The national economy remains at a standstill, and, after it restarts, probably will grow at a slower pace, according to an economist for IBM Corp.
"The bad news right now is the economy is pretty much dead in the water," said Brian P. O'Connor, director of economic research and forecasting for IBM. The economy is either posed to slip back into a recession, or "crawl its way forward," he said.
O'Connor's comments were made yesterday at the Greater Baltimore Business Outlook 1992, a seminar sponsored by the Greater Baltimore Committee, a group representing local businesses. Besides the general economy, other topics of
the seminar were banking, commercial real estate and health care.
O'Connor said he does not expect the economy to show much strength until the spring of 1992. He said the primary problem was sluggish consumer spending, which accounts for two-thirds of the nation's economy.
Consumer confidence is hurt by the lack of real income growth, growing unemployment and high debts accumulated during the 1980s, O'Connor said. "It is a consumer marketplace that is negatively grinding on itself," he said.
He said the possibility of a "double dip" recession, where the economy begins to move back down, is "rising rather rapidly."
Charles E. Boyd, general supervisor of forecasting for Baltimore Gas & Electric Co., had a somewhat more optimistic outlook, but was still gloomy on job growth in the Baltimore region. His forecasts were based on the responses of business professionals from six major Baltimore organizations: BG&E, MNC Financial Inc., C&P Telephone Co., Blue Cross and Blue Shield of Maryland, the University of Baltimore Center for Business and Economic Studies and W.C. Pinkard & Co.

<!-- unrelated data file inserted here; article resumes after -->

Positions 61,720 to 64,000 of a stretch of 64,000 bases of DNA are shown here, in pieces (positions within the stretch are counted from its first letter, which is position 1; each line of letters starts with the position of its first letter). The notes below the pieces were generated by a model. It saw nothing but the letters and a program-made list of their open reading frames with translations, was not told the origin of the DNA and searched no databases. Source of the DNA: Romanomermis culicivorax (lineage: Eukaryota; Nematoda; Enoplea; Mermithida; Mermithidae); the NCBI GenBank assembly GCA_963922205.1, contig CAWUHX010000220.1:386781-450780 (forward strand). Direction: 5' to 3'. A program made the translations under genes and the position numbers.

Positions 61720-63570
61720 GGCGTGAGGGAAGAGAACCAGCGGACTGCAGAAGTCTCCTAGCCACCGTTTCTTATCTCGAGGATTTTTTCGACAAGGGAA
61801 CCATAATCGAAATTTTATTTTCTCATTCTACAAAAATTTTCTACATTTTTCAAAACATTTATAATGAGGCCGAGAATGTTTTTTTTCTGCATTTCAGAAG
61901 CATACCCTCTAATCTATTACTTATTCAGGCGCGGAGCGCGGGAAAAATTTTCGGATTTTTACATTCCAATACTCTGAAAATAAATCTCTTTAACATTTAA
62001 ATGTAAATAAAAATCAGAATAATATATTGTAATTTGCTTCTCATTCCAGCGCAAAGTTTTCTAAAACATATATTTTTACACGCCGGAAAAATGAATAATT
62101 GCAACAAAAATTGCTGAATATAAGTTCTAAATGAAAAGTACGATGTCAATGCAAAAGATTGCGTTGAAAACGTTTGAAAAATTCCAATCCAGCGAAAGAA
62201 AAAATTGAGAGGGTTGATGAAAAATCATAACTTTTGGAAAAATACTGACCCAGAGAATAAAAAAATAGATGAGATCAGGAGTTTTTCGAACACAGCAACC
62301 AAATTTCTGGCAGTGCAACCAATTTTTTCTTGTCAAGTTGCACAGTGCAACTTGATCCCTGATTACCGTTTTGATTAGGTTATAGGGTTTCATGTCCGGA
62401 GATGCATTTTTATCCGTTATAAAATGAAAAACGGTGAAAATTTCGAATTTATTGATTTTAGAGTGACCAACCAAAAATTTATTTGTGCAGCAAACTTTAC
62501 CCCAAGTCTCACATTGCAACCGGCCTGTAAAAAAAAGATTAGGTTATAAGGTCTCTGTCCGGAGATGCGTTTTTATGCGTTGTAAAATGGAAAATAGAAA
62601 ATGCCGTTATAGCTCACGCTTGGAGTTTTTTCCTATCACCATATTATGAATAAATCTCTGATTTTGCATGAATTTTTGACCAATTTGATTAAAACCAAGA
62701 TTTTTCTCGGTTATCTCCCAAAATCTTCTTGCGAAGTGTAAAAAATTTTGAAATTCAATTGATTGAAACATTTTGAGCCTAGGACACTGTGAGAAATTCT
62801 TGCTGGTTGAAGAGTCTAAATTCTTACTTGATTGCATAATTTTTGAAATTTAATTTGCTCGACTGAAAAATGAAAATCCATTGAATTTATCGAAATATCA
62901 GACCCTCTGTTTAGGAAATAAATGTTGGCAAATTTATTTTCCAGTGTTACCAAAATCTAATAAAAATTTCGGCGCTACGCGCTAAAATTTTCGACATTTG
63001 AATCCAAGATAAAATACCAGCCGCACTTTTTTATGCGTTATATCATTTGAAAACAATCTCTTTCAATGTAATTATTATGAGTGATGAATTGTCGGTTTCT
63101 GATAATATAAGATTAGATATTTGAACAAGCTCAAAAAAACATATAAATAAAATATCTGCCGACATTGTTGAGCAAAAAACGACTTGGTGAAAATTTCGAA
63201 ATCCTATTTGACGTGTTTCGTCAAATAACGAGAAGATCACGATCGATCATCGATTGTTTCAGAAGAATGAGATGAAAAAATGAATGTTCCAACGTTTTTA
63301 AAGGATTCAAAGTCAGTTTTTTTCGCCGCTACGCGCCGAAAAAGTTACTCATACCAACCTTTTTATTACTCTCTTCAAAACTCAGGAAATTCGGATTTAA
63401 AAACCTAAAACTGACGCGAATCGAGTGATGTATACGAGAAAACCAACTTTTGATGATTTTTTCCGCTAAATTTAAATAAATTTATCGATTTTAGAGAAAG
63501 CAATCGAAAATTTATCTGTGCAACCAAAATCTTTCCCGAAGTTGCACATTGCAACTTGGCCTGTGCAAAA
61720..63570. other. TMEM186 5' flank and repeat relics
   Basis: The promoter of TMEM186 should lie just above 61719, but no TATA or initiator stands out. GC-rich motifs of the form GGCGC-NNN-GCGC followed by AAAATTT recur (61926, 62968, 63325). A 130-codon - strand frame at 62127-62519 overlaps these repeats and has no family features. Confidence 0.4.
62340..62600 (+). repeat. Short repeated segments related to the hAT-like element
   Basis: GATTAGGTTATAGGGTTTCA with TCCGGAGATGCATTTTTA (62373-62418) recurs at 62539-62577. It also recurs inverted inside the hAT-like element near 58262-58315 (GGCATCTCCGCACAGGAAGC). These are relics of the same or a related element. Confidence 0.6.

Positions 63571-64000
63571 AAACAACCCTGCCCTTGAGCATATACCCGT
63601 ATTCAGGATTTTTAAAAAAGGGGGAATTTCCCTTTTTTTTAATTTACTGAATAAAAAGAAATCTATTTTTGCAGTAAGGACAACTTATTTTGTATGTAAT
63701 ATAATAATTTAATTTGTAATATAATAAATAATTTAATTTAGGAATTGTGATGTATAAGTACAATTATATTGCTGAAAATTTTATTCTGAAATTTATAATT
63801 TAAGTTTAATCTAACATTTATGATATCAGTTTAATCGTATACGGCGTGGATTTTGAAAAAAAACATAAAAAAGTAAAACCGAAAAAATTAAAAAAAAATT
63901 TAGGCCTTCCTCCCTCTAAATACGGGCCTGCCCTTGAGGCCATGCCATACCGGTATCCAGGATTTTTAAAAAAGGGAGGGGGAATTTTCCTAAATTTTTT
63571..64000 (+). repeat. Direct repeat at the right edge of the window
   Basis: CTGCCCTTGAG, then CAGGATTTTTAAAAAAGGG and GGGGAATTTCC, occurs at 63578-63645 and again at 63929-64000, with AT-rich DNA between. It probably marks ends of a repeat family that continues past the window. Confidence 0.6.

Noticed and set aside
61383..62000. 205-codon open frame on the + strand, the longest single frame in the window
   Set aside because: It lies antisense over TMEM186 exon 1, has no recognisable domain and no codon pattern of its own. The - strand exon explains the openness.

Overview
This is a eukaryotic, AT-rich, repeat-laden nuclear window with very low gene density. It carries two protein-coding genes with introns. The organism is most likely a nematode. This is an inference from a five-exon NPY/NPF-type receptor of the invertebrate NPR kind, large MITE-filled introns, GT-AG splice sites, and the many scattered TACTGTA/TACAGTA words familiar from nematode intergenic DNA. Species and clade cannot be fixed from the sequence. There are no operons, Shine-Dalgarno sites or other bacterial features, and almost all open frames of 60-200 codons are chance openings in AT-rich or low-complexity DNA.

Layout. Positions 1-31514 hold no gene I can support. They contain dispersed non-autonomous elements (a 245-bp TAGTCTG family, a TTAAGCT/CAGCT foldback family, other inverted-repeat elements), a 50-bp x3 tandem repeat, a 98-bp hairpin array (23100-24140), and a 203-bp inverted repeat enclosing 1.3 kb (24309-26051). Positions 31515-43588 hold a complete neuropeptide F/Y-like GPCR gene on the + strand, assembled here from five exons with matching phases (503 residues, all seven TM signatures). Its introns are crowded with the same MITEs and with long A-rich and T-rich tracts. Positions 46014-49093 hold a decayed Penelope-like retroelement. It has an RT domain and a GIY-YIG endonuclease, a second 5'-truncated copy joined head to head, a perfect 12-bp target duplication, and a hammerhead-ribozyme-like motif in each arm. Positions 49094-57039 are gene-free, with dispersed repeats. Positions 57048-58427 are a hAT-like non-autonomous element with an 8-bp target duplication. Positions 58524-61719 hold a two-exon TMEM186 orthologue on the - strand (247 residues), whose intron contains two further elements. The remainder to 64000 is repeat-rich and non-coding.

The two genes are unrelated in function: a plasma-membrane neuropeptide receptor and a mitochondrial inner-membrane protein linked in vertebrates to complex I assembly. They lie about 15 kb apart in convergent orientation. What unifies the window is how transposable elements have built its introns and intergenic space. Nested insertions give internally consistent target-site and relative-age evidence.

The consensus was that the gross national product will decline by about 0.3 percent in 1991, but will grow by 2 percent next year. But the projected 1992 growth is well below the five-year average of 3.3 percent for the years 1984 through 1985.
While most of the respondents felt the economy started to move out of the recession during the summer, they did not expect Baltimore employment levels to return to pre-recession levels until late next year or early 1993, Boyd said. Two of the officials expected a double dip recession while four of them didn't.
Some of the biggest problems in the economy have been in the banking industry. In Maryland, MNC Financial Inc., the parent company of Maryland National Bank, has been hurt by commercial real estate loans.
"We made a few bad loans," said Frank P. Bramble Sr., MNC's president and chief executive officer. "About $1.8 billion by last count."
One of the results of the banking industry problems is that banks have to reject customers who had been considered credit worthy in the past. "Unfortunately bankers are not in the position to make the type of credit decisions that would help lead us out of this recession," he said.
But despite their problems, banks and savings and loans in the Baltimore region are generally stronger and have better earnings than do their counterparts in the rest of the country, Bramble said.
The local commercial real estate market is also in better shape than the rest of the country, according to Walter D. Pinkard Jr., president and chief executive officer of W.C. Pinkard & Co., a major Baltimore real estate firm.
Baltimore, which has a lower office vacancy rate than other parts of the country, has been hurt by the white-collar recession. However, government office needs have remained steady because of the attraction of Baltimore as a place to live, Pinkard said.
One area that has a good outlook, despite the recession, is health care.
Barbara B. Hill, president of Prudential Health Care Plan of the Mid-Atlantic, said the Baltimore region is in a favorable position to capitalize on the coming growth in biotechnology because of the large number of firms involved in that research.